Xyloryctes jamaicensis, sometimes called the “rhinoceros beetle” because of the prominent “horn” found on males, can be found from Connecticut to Arizona. Adults, among the largest of the US scarabs at up to 2 cm in length, are slow moving and rarely given to flight. Larvae are white C-shaped grubs with a brown sclerotized head and well developed mandibles, which allow them to feed on the roots of ash trees, their primary food source. Because this species favors the ash tree as its food source, it is not a great nuisance to domesticated crops nor to decorative plants.
(1) Arnett, R.H., American Insects: A handbook of the insects of America North of Mexico, (1985), New York, Van Nostrand Reinhold Company.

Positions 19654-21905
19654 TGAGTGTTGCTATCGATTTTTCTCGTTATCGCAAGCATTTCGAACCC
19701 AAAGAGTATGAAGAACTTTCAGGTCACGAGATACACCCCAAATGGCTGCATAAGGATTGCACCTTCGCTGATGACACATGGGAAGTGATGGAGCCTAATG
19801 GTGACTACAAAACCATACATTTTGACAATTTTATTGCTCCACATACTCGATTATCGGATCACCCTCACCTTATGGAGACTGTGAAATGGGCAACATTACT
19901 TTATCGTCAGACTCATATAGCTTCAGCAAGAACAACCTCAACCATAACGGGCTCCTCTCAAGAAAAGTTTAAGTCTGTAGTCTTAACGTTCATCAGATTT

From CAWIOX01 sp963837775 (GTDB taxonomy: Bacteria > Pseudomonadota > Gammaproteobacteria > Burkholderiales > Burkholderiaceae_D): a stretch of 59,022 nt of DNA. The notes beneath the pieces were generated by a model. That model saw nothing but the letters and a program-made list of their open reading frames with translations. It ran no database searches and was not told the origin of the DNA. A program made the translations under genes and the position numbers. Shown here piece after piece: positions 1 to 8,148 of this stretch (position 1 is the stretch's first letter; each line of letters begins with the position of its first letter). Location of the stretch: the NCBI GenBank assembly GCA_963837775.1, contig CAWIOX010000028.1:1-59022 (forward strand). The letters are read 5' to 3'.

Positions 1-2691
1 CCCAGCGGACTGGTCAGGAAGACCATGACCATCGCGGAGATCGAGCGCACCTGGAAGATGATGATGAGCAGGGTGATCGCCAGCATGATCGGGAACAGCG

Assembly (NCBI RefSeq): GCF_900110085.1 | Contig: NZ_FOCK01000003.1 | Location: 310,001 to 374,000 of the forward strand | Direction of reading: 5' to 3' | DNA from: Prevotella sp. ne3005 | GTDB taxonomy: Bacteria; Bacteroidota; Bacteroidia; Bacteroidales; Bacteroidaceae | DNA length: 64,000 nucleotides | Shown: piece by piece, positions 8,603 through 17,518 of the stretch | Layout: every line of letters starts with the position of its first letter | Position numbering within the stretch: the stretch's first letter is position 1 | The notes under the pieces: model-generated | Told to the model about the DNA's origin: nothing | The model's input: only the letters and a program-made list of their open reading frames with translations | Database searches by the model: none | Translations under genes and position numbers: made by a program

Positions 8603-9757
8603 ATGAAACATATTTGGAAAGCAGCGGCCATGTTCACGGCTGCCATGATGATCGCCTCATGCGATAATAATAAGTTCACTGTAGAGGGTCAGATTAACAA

(2) Borror, D.J., C.A. Triplehorn, and N.F. Johnson, An Introduction to the
Study of Insects, 6th ed., (1989), Harcourt Brace College Publishers.
(3) Ratcliffe, B.C. and P.C. Hammond, Insects and the native vegetation of Nebraska,University of Nebraska State Papers in Entomology, vol. 28, (June, 2002), pp. 29-48.